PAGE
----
A zsh-powered tool that writes plain, simple Makefiles.
usage: ./build.zsh [OPTIONS] Options: -h, --help Print this help message. -c, --colors Use colors in your Makefiles (relies on zsh/colors and your current $TERM) -g, --gnu Sell your soul for gmake-dependent features.
You should REALLY use
-c, at least because the Makefiles look cooler.
Generating a Makefile
$ ls project.zsh project.zsh $ build.zsh Generating Makefiles... $
Installation with pre-built Makefile
make help gives the following output for
:: build_zsh-0.2.1 Generic targets: - help Prints this help message. - all Builds all targets. - dist Creates tarballs of the files of the project. - install Installs the project. - clean Removes compiled files. - uninstall Deinstalls the project. CLI-modifiable variables: - CC cc - CFLAGS - LDFLAGS - DESTDIR - PREFIX /usr/local - BINDIR /usr/local/bin - LIBDIR /usr/local/lib - SHAREDIR /usr/local/share - INCLUDEDIR /usr/local/include Project targets: - build.zsh script - build/binary.zsh script - build/crystal.zsh script - build/library.zsh script - build/moon.zsh script - build/ofile.zsh script - build/script.zsh script - build/sharedlib.zsh script - build/staticlib.zsh script Makefile options: - gnu: false - colors: false Rebuild the Makefile with: zsh ./build.zsh
A similar output is shown for any project having a Makefile that was generated with
The help message is updated when variables are defined from the command line.
For example, running
make PREFIX=/opt/foo help will show that most of the directory variables have changed.
make help is a great tool to check you’re configuring your build just right before spending ours compiling or installing your software!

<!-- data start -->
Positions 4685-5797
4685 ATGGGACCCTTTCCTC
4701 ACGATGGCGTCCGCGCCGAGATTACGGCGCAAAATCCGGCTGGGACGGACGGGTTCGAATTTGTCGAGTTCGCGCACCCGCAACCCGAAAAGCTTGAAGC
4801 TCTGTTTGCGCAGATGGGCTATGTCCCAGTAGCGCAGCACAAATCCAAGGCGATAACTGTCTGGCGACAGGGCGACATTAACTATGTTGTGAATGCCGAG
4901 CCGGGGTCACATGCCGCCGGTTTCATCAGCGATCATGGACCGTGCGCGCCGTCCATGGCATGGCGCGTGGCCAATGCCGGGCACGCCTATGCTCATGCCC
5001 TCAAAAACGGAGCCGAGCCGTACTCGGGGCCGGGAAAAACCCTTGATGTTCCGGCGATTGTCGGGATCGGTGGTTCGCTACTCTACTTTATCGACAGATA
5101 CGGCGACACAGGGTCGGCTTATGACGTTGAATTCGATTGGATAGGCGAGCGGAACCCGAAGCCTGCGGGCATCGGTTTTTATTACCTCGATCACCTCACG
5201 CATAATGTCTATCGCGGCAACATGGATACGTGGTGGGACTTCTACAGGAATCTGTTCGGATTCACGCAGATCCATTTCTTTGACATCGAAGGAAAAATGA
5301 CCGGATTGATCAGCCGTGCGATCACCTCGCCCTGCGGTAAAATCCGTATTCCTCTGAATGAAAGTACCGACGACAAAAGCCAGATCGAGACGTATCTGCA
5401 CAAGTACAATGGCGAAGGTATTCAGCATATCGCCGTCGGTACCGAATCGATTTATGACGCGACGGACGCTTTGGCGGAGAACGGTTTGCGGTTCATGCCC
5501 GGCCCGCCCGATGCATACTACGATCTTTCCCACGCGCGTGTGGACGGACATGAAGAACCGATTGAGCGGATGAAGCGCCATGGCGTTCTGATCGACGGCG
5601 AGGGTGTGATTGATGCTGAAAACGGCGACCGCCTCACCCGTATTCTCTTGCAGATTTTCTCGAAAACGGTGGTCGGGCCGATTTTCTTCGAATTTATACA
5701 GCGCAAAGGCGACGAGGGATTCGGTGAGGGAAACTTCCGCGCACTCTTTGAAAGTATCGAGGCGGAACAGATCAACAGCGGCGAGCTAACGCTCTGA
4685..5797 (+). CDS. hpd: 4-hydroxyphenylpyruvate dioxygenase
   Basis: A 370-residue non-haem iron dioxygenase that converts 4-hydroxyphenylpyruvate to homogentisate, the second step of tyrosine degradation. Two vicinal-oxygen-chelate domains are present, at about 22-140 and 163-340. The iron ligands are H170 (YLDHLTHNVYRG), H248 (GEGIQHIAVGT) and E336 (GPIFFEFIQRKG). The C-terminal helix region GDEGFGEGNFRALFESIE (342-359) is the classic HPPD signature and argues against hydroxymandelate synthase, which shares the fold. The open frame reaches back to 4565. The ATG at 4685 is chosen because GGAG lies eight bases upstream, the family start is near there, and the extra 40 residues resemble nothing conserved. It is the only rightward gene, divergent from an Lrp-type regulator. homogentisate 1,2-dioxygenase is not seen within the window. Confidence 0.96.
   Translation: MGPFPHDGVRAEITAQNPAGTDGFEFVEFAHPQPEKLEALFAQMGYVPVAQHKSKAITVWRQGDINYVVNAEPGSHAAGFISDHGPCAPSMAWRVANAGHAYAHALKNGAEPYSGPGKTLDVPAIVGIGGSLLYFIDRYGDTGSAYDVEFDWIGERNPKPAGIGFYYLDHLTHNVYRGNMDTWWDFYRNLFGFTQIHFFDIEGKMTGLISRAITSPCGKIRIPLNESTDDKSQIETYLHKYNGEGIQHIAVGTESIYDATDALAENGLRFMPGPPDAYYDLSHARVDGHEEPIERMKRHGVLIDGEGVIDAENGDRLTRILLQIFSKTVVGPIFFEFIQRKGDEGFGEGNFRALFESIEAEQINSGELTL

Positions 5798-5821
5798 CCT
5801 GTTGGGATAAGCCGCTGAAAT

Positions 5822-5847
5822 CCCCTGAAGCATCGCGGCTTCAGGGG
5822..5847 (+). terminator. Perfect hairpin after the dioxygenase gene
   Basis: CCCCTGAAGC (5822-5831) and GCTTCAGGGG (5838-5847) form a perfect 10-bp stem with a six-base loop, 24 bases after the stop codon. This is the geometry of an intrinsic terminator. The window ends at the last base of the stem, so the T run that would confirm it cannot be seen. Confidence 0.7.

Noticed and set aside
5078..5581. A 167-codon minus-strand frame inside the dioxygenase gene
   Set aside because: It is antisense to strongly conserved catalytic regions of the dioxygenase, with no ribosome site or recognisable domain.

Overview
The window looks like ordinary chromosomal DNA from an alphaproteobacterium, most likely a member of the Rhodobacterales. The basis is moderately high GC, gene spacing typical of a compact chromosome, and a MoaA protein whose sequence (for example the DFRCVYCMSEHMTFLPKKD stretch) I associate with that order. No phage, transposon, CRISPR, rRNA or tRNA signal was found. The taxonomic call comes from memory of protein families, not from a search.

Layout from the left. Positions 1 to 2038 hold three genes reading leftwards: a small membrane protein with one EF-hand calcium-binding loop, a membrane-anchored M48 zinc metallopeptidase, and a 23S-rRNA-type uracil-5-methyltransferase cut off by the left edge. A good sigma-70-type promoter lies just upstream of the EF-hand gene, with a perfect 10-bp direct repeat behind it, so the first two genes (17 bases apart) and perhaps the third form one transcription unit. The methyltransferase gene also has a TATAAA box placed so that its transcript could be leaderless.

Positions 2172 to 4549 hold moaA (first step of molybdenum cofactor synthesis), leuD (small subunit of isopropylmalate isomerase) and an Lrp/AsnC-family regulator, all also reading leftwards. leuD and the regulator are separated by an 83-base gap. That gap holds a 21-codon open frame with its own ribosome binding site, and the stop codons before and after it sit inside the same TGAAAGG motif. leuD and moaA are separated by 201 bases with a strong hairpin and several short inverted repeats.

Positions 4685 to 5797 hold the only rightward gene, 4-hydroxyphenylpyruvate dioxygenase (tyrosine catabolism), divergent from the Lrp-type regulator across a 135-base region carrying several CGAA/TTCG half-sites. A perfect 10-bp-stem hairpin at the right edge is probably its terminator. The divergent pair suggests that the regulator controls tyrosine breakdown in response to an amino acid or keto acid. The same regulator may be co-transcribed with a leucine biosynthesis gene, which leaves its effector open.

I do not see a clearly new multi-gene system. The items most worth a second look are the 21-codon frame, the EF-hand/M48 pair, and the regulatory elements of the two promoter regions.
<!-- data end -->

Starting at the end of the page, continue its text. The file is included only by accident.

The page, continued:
make && make install still apply to softwares configured with
Actually, you could call it
build.zsh && make && make install.
build.zsh uses itself to generate its Makefile. If you wanna install it, you should know how to at this point. :)
package=build_zsh # Name of the package. version=0.2.1 # Version of the package. targets=(build.zsh) # The things to build or install. type[build.zsh]=script # How they’re built. # Using a for loop to add more targets. # In this example, we’re registering scripts for installation. for i in build/*.zsh; do targets+=($i) type[$i]=script # Installation in a non-default directory. install[$i]='$(SHAREDIR)/build.zsh' # Targets marked as “auto” won’t appear in `make help`. auto[$i]=true done # Files to add to tarballs through `make dist`. dist=(build.zsh.in build/*.zsh project.zsh Makefile)
build.zsh will generate a new Makefile. :)
Don’t hesitate to add
-g to improve the Makefile’s appearance.
If your build.zsh-generated Makefile is buggy, you can run
make with the
Q= variable to show everything that’s happening.
make Q= build.